Honeylocusts are spiny trees with a flattened crown of spreading branches. The bark is fissured in long ridges.
The book’s image1 of Honeylocust cells in tangential section, and low magnification, emphasized the tree’s growth rings.
The flame-like cells seemed unusual to me.
The quilt started with a length of plain white cotton cloth. The background, leaves and acorns, were painted.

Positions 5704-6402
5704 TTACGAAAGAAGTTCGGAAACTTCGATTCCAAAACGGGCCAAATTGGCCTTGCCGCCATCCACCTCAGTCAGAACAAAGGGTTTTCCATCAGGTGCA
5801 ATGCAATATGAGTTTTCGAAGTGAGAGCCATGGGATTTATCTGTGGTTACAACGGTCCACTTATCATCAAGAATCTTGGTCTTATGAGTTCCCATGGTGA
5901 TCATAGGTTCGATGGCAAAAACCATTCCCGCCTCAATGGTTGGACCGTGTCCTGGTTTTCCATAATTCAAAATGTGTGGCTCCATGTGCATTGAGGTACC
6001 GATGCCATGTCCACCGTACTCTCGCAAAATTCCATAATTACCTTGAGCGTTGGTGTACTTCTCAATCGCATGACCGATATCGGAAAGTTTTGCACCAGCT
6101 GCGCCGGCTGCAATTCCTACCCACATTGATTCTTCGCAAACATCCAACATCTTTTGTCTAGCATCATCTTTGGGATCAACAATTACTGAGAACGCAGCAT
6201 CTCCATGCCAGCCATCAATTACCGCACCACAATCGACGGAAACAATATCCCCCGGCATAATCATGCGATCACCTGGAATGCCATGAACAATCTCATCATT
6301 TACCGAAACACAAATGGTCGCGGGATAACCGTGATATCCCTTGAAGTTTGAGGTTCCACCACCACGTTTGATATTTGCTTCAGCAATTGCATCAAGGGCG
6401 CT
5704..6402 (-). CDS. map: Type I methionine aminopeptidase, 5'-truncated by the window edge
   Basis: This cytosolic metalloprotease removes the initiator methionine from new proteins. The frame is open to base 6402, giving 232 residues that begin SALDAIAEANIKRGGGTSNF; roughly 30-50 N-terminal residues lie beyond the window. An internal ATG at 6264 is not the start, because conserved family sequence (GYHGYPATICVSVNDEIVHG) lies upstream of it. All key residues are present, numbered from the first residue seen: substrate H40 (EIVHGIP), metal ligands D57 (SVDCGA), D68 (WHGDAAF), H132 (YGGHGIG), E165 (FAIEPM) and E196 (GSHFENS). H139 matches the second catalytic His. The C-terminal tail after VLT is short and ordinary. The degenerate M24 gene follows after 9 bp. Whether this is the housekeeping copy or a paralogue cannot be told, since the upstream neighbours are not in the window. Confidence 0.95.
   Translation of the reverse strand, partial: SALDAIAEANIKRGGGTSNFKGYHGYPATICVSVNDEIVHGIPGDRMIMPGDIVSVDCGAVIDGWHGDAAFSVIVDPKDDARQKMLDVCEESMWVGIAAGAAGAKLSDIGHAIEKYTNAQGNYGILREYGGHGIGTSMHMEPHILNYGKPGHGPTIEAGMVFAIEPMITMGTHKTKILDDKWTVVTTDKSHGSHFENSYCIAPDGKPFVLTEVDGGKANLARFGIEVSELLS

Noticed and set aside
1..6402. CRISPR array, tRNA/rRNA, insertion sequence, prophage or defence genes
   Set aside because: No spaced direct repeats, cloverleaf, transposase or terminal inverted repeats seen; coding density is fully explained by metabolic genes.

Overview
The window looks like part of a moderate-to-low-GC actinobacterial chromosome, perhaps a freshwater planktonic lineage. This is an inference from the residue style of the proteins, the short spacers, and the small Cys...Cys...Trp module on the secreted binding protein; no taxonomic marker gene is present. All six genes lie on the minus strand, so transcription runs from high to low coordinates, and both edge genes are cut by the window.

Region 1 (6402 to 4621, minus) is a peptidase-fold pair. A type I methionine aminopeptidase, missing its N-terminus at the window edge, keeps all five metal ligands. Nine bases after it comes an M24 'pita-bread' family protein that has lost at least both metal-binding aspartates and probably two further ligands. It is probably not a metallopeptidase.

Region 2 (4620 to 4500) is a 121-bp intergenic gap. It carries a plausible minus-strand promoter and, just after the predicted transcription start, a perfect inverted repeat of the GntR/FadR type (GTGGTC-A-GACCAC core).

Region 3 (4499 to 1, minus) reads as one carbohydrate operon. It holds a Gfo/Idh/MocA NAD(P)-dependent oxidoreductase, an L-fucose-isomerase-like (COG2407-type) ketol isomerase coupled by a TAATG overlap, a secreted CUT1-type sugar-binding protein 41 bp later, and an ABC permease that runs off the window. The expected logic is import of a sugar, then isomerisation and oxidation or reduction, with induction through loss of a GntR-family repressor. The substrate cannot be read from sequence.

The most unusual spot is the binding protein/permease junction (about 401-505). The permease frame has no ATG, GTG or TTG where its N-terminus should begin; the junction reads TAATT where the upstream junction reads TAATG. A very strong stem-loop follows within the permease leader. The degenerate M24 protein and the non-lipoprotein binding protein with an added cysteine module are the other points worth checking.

The silhouette of the trunk and branches were drawn with fabric pastels. This cloth was centered over a
larger batting and backing, creating an open border. I free-motion stitched the microscopic details, and then overpainted the
cells to emphasize the arcs and “flames”. In the border, the rough bark is painted in acrylic to achieve a hard texture.
There is no binding; instead, the edges were hand-cut to continue the bark pattern, and the raw edge of the cotton batting was also
42” H x 27” W
Cotton fabrics, cotton threads, paint
The quilt was purchased by the University of Montana, Missoula.